I made the rookie mistakes.
We decided to homeschool our children when we were pregnant with our first child. When she was approaching preschool age, the questions began.
Will she be going to preschool this fall?
No, we are going to homeschool.
The conversation left me feeling insecure. I knew the why, but I didn’t know the how.
I was not relaxed about the whole process. I bought way too many workbooks – out of compulsion and fear, and because – really? – Target was selling them for a dollar. I gave into the fear that I didn’t know how I was going to actually teach my child. Buying gobs of colorful workbooks and lining them up on our shelves felt like the responsible, confidence boosting thing to do.
Those workbooks only mocked me because my daughter has never enjoyed them.
Instead of looking into educational theories or questioning my methods, I jumped into a box curriculum. (Do not read that box curricula are bad. They can be wonderful!)
I bought cute little desks. I wanted to sit down with my kids and teach them at the same time. I wanted order and timing. Defined roles of teacher and student.
Rookie mistakes again.
I could not box in my daughter. The more I tried to define learning and make her want it, the more she wanted her freedom and the more we disconnected.
So we stopped, took a break, and found out that she couldn’t see.
Literally, she needed glasses.
2013 was a major learning year for me. I remembered that before I can homeschool my children – I must first homeschool myself.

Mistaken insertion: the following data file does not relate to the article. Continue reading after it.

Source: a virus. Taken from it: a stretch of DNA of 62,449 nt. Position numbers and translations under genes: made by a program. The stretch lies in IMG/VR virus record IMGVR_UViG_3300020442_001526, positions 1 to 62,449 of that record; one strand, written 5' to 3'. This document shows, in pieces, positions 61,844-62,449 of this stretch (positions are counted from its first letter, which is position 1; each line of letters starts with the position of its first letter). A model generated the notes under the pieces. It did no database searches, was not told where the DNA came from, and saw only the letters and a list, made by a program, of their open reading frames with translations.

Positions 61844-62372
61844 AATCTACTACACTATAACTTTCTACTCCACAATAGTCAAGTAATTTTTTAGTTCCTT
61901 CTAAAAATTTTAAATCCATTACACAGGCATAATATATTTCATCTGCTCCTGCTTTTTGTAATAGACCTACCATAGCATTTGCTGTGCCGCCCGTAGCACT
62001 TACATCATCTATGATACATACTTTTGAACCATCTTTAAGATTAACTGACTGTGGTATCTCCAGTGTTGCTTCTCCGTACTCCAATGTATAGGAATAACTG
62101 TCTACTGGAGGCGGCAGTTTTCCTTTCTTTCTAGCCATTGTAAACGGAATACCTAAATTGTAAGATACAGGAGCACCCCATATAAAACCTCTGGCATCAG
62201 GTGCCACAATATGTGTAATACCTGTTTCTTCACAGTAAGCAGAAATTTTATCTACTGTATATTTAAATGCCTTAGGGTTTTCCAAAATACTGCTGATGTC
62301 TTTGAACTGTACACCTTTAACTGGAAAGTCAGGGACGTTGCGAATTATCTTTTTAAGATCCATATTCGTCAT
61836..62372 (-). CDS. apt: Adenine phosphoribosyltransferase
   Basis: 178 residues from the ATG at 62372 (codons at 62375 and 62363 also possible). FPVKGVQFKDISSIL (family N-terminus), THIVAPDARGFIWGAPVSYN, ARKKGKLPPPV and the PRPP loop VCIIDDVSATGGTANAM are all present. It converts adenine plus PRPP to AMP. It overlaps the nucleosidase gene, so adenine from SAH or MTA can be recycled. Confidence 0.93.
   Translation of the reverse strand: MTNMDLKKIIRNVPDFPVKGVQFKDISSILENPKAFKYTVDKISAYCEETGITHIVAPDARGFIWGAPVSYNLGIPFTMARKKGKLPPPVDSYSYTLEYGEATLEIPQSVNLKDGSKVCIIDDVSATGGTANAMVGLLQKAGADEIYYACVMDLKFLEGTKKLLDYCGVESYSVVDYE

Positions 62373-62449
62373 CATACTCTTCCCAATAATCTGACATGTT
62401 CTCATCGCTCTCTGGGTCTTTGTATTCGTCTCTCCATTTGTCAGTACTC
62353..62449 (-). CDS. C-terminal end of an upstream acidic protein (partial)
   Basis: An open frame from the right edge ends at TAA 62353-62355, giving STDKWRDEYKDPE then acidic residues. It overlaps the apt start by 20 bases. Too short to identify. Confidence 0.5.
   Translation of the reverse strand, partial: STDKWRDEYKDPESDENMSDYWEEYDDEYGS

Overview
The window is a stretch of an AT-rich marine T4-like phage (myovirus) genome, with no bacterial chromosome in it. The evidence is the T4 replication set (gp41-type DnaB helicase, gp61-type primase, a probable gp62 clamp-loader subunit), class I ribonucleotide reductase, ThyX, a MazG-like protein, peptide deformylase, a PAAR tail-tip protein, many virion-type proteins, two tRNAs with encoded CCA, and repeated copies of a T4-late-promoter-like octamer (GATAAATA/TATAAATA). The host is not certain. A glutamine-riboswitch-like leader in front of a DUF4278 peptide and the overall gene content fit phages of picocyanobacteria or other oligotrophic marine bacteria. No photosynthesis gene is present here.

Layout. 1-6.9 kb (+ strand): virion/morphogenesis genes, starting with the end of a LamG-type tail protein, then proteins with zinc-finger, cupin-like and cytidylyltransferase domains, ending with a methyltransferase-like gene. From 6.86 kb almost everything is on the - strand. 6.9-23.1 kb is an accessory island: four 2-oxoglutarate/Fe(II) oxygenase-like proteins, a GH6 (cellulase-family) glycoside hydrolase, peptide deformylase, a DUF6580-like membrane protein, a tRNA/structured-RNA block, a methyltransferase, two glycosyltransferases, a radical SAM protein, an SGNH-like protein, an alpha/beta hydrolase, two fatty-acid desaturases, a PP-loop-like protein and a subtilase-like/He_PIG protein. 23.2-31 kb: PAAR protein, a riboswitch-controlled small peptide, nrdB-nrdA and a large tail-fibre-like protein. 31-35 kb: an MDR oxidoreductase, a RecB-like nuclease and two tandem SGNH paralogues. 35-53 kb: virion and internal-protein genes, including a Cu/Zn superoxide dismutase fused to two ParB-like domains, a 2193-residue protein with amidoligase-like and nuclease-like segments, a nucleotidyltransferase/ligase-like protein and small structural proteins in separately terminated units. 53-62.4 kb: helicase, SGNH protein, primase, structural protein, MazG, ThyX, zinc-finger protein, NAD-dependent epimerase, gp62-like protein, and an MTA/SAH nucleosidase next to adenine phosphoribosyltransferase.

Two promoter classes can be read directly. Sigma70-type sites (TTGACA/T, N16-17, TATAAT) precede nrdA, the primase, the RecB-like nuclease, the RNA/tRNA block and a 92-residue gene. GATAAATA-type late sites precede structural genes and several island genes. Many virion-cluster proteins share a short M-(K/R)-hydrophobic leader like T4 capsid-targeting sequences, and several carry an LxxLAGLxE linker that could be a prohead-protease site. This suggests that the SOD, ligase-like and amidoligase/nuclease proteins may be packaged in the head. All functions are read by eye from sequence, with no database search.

It was the first year I went to a homeschool convention. I went because I just wanted to feel like I wasn’t as isolated in this whole homeschool thing as I was feeling. I went to gain tools in parenting and for teaching reading. I went to learn and to stop being afraid of being a rookie.
I came away with a whole new appreciation for learning. I had so much to correct in my own behavior, but I was hopeful that all the changes could be made.
One of the biggest changes I knew I needed to make was in my educational theory. Without even realizing it, I was trying to impose a traditional view of school onto my children because that was all I knew. Sit in desks, listen to me teach, perform, and receive a grade.
Slowly, I branched out. Learning little by little everything I could about other methods and philosophies on teaching and learning styles. Thankfully, I have some very great friends who also homeschool and they have exposed me to other theories in a relatively painless way.
I realize now that my focus in the beginning on the what and the why wasn’t enough. I needed to learn the how in order to truly connect with the natural gifts and talents of my children.
Because the goal isn’t just to get through a grade or even a book, it’s for my children to develop and enjoy the fullness of life.
So this series is dedicated to defining the how’s behind many of the different educational theories.
I aim to answer 5 questions within each theory and they are:
- Who originated the theory?
- What problem is solved or what need is met?
- Who has adapted it?
- What companies function from this theory?
- Who are the critics?
List of theories:
- Waldorf Education
- Leadership Education (TJed)
- Interest Led Learning
- Classical Education
- Charlotte Mason Education
- Unit Studies
I will also include a whole list of teaching resources for different methods and organizational strategies to aid you in suiting your personality style to your homeschool style.
I’m here to help.